A regard for onr own gratification would induce us to refrain from prescribing Horace's rigid maxim of probation to the gifted author of "Devereux," but let him learn a lesson from that material world, whose mysterious motions and eternal beauties he has described with such success. The most abundant harvests are those which are the result of an early vernal seed-time, and a long and careful summer culture. Let him give to his generation an annual offering, and hestow upon one work the labour which he expends on three. His publisher may pay himn less, but posterity will pay him more.

Having said so much on the subject of prose fictions, it might very naturally be supposed that we were not inclined to quit this topic, without one word at least in favour of the purposes of amusement and instruction, to which they are subservient. But this word shall be better than our own. In a beautiful speculation on a kindred topic, in one of the papers of the Tatler, the writer says—"The most active principle of our mind is the imagination. To it a good poet makes his court perpetually, and by this faculty takes care to gain it first. Our passions and inclinations come over next, and our reason surrenders itself with pleasure in the end. Thus the whole soul is insensibly betrayed into morality, by bribing the fancy with beautiful and agreeable. images of those very things that in the books of the philosophers appear austere, and have at best but a kind of forbidding aspect. In a word, the poets do, as it were, strew the rough paths of virtue so full of flowers, that we are not sensible of the uneasiness of them, and imagine ourselves in the midst of pleasure and the most bewitching allurements, at the time we are making progress in the severest duties of life." These remarks,

eminently just in regard to epic and dramatic poetry, are even more applicable to prose fiction, which, both as a source of instruction and amusement, occupies the next place to history, in compass and variety. We do not admit the objection that those who read novels, will read nothing else; on the contrary, we believe that a taste for reading, (a habit more valuable than the wealth of the Indies) is often created by an early fonduess for fictitious narratives. The habit once formed, the mind loves to banquet as well on what is solid and substantial, as upon that which is light and piquant. But after all, we may rest satisfied that those who will read nothing else but novels, if they had not novels to read, would find in real life a much less harmless excitement, than in the most alluring of these dreams of pleasure. But how widely is the case altered, when the imagination summons virtue to her aid, when all that is great, generous and noble in our kind, is represented alone with a scrupulous fidelity to nature, and in the beautiful colouring and the grand lineaments and proportions of the ideal ? May we not apply to pictures like these, what Milton says of those vernal seasons of the year, when the air is soft and pleasant ?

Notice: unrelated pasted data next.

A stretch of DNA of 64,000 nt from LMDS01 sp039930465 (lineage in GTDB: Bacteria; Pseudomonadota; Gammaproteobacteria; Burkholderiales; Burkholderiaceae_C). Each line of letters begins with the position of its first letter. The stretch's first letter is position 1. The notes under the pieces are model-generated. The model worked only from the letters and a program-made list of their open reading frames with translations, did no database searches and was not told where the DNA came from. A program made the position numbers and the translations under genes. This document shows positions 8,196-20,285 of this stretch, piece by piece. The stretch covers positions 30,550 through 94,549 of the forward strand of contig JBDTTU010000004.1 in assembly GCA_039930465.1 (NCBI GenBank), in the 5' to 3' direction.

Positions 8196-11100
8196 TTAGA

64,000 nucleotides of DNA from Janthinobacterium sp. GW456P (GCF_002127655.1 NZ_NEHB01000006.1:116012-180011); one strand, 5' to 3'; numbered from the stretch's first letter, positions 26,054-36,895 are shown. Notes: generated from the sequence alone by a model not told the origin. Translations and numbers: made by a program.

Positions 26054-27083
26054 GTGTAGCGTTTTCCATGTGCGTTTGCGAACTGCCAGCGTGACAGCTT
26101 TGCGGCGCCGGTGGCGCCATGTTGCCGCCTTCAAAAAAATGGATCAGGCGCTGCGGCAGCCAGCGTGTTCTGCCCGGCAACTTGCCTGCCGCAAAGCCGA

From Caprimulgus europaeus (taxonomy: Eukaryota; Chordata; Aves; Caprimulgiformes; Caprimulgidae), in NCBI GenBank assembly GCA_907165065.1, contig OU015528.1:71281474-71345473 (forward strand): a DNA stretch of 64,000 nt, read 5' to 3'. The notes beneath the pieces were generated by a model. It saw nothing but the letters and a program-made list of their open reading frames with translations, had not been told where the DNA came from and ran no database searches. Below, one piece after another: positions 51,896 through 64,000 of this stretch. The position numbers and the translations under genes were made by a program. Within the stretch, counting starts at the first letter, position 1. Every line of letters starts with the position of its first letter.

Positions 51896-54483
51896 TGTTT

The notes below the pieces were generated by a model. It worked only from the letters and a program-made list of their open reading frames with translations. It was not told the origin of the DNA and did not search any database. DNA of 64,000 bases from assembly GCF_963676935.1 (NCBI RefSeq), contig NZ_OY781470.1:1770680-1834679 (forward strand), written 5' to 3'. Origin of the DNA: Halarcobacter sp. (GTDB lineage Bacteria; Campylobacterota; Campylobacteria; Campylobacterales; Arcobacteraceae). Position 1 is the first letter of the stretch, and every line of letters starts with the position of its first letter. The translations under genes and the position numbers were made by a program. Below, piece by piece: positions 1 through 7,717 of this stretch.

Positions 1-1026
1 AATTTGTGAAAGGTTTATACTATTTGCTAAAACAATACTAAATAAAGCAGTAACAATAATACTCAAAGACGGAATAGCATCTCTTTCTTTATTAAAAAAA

" That it were an injury and sullenness against nature, not to go out and see her riches, and partake in her rejoicings with heaven and earth."

Arr. V.-Memoires sur l'Ancienne Chevalerie. Par M. DE LA

CURNE DE SAINTE PALAYE. 2 vols. 12mo. Paris.

Long before the ages of chivalry, the love of poetry distinguished the rude inhabitants of Northern Europe. The kings, leaders, and nobles of Germany had their bards, as the Scandinavian chieftains their scalds, who attended them in peace, and followed them to battle. The common thenies of these poets, were the praises of the gods and the valour of conteinporary, as well as ancient heroes. They preserved in their songs, some of which have come to posterity by tradition, the legends of former and the history of later ages, and the genealogies of their kings and noble families. VOL. IV.NO. 8.

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With the introduction of christianity, these poets disappeared from princely courts, because the church condemned all pagan songs. Their joyous airs were soon forgotten, when there were none at festivals to sing them,* and only a few martial airs, of the olden times of paganism, were for a while retained, and sung on the march to battle, to animate the soldier to deeds of glory. But on the other hand, christian heroes gave to other bards new subjects for heroic song, and Charlemagne, and the Paladins, who with Roland fell in the vale of Roncesvalles, long occupied the poets of the empire of Franconia. And when there existed an abundant store of christian songs, not less romantic nor less animating to the brave, the martial lays of the Pagans, which were already antiquated, fell more and more into disuse, and new strains were heard, particularly the air of Roland, which was for a long time the battle song of the Franconians. In the course of time, however, these martial airs, in their turn, lost their popularity, and were exchanged for others still more new, chaunted by poets in commemoration of later events, and a younger race of warriors. Minstrels succeeded to the ancieni bards, and like them before battle excited the chiefs to combat, and afterwards, in leisure moments, rehearsed the exploits of their leaders and the glories of their country.

The ages which preceded the establishment of the institutions of chivalry, had, in common with the following centuries, many errors, prejudices, superstitious opinions and habits; the same contempt of peril and death; the same inclination to war and private combat. Their poetry had consequently a common tendency, though not always the same spirit and refinement. Chivalry added to the manners and opinions of former times, gallantry, wild and perilous adventures, a belief in giants and dwarfs, in dragons and hypogriffs, in wizzards and their enchantments, and in the interference of the spiritual world with all the transactions of life. The poetry which was cultivated after the prevalence of chivalry, under the influence of these new creeds, breathed the wild heroism of roinance-hence arose in the history of poetry a new epoch.

Another change was taking place. The love of poetry which hitherto bad amused and inspired some of the nobility, now seized on all ranks, as the institution of chivalry united in itself

* Yet other national airs very soon succeeded them. The French women sung at processions during the pauses Nugaies Canlilenes; the people in Germany song pastoral songs, as well as airs on the pleasures of driuking and the griefs of lovers. Even the nuns dared to sing the airs of the old bards. Ottfried composed verser only for the pious purpose of discarding these profane songs.